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NC Teen Leibfarth Aims To Make Waves In Kayak And Canoe In Tokyo Olympics

 Evy Leibfarth kayaks in a practice run at the U.S. National Whitewater Center in Charlotte.
Evy Leibfarth kayaks in a practice run at the U.S. National Whitewater Center in Charlotte.

Evy Leibfarth doesn’t remember the first time she went kayaking. If it counts to say before she was actually born and was hitching a ride with her mom, it was probably then. Her parents were both river guides, and paddling among the rapids was a part of her life before she could even form memories.

"They met pretty much on the river," Leibfarth said. "So I've always been, like, surrounded by that my whole life.

When she was 3, she started going down the river on her dad’s lap. When she was 4, she got a pink kayak that still makes her swoon when she talks about it now, at age 17.

"I was more excited about the color than the boat," she said. "And I also got a paddle to go with it and it had little sparkles on it. So I remember that. And I remember being super excited to go out and use it."

But when Leibfarth was 8 years old, she and her parents were going on a family river run on the Nantahala River near their western North Carolina home in Bryson City when they happened upon a kayak race about to begin. She might not have realized it then, but it was a pivotal moment in her life.

"I was like, I want to do that. Like, I really want to do that," Leibfarth said.

"And we were like, really?" Lee Leibfarth said. "And she said, ‘Yes, I want to go do that.’"

Lee Leibfarth had been careful to avoid steering his daughter into the sport he loved. He’d grown up on the river, too, had been on the Olympic development team and coached the junior national team for a handful of years. He met his wife, Jean Fogler, when the two were river guides. Yes, their lives were spent amid whitewater, but Lee Leibfarth wanted Evy to choose her passion on her own.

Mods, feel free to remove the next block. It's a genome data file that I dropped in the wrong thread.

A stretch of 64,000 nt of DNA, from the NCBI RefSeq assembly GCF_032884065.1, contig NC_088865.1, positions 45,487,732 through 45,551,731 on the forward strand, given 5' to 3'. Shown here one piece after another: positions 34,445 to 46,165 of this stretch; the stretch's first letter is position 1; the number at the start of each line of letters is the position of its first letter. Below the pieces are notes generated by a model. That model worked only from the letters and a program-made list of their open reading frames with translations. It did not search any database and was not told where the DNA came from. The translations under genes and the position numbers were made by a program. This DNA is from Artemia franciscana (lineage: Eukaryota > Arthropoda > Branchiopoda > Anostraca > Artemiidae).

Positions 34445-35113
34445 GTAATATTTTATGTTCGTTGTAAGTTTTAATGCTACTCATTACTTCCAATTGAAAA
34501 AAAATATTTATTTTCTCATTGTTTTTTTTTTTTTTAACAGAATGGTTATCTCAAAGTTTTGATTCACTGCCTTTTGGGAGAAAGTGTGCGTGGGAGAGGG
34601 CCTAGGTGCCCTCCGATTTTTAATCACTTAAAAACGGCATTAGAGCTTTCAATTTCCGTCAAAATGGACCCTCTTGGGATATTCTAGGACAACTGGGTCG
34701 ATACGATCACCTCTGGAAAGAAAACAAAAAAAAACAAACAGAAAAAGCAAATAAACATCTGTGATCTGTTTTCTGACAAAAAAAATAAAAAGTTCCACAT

"We definitely didn't want to push it on her," Lee Leibfarth said. "We didn't want to say, ‘OK, you've gotta kayak.’"

So when Evy decided to compete in that race, it marked an important moment. It was when Lee Leibfarth felt like he could really start coaching his daughter. He followed her down the river during that first race, mostly because she was still so young and he wanted to make sure she was safe. But he also shouted out some pointers when he could.

Evy Leibfarth didn’t win that first race. She didn’t really know what she was doing, but she also discovered something crucial.

"And, you know, I didn't really know how to go through the gates, but I had so much fun," she said. "And I just love, I love competing."

Not long after that first race, Evy Leibfarth showed just how much she’d come to love the sport. She had been begging to go through one section of rapids with her parents called Nantahala Falls. In whitewater, the difficulty of rapids is graded in a system from Class I to VI, with one being the easiest and six essentially being waterfalls. Nantahala Falls is a Class III.

"And for an 8-year-old girl, that’s pretty big," Lee Leibfarth said. "As a young girl, she was pretty fearless. She would always want to do bigger rapids, and it was always me kind of holding her back a little bit."

But before her parents would let Evy go down that Class III rapids section, they wanted to make sure she knew how to complete a roll — that’s a maneuver in which a kayaker flips over underwater and rolls back upright — in case she was forced to do the same on the river and knew how to recover.

The deal was she had to do five consecutive rolls on flat water.

"And she was so motivated to get her five rolls on flat water or a lake or a pool," Lee Leibfarth said. "And that was really the first time that I saw that she was pretty dedicated to wanting to do more with kayaking."

There was something about kayaking among rapids — and, a few years later, canoeing, too — that thrilled Evy Leibfarth more than any other sport. She was a competitive gymnast until she was 11, but when she had to choose one sport to focus on, the answer was clear.